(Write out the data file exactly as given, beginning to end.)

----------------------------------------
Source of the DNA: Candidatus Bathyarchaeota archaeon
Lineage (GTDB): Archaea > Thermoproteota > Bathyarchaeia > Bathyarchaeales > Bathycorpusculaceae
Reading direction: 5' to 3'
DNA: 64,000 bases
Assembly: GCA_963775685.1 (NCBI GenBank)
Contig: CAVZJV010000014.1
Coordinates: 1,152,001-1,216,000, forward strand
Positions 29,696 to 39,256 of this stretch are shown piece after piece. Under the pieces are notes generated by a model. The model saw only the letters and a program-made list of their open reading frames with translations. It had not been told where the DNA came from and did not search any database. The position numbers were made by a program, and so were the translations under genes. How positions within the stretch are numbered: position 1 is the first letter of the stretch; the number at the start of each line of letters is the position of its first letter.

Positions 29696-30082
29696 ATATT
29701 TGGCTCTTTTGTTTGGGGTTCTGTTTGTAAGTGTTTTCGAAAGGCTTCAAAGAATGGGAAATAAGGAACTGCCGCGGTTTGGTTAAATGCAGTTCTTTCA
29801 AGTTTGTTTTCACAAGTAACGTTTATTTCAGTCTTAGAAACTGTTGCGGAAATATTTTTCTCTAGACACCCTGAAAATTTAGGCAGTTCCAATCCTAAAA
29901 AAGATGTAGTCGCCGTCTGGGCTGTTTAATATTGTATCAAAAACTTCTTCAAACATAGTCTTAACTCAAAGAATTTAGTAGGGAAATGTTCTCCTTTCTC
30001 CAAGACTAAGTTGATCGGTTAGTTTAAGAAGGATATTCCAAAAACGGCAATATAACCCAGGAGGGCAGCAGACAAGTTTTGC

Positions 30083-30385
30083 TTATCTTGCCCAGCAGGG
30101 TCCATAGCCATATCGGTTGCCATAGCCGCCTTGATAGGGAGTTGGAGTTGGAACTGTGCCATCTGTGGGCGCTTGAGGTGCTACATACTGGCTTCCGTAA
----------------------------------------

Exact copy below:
Source of the DNA: Candidatus Bathyarchaeota archaeon
Lineage (GTDB): Archaea > Thermoproteota > Bathyarchaeia > Bathyarchaeales > Bathycorpusculaceae
Reading direction: 5' to 3'
DNA: 64,000 bases
Assembly: GCA_963775685.1 (NCBI GenBank)
Contig: CAVZJV010000014.1
Coordinates: 1,152,001-1,216,000, forward strand
Positions 29,696 to 39,256 of this stretch are shown piece after piece. Under the pieces are notes generated by a model. The model saw only the letters and a program-made list of their open reading frames with translations. It had not been told where the DNA came from and did not search any database. The position numbers were made by a program, and so were the translations under genes. How positions within the stretch are numbered: position 1 is the first letter of the stretch; the number at the start of each line of letters is the position of its first letter.

Positions 29696-30082
29696 ATATT
29701 TGGCTCTTTTGTTTGGGGTTCTGTTTGTAAGTGTTTTCGAAAGGCTTCAAAGAATGGGAAATAAGGAACTGCCGCGGTTTGGTTAAATGCAGTTCTTTCA
29801 AGTTTGTTTTCACAAGTAACGTTTATTTCAGTCTTAGAAACTGTTGCGGAAATATTTTTCTCTAGACACCCTGAAAATTTAGGCAGTTCCAATCCTAAAA
29901 AAGATGTAGTCGCCGTCTGGGCTGTTTAATATTGTATCAAAAACTTCTTCAAACATAGTCTTAACTCAAAGAATTTAGTAGGGAAATGTTCTCCTTTCTC
30001 CAAGACTAAGTTGATCGGTTAGTTTAAGAAGGATATTCCAAAAACGGCAATATAACCCAGGAGGGCAGCAGACAAGTTTTGC

Positions 30083-30385
30083 TTATCTTGCCCAGCAGGG
30101 TCCATAGCCATATCGGTTGCCATAGCCGCCTTGATAGGGAGTTGGAGTTGGAACTGTGCCATCTGTGGGCGCTTGAGGTGCTACATACTGGCTTCCGTAA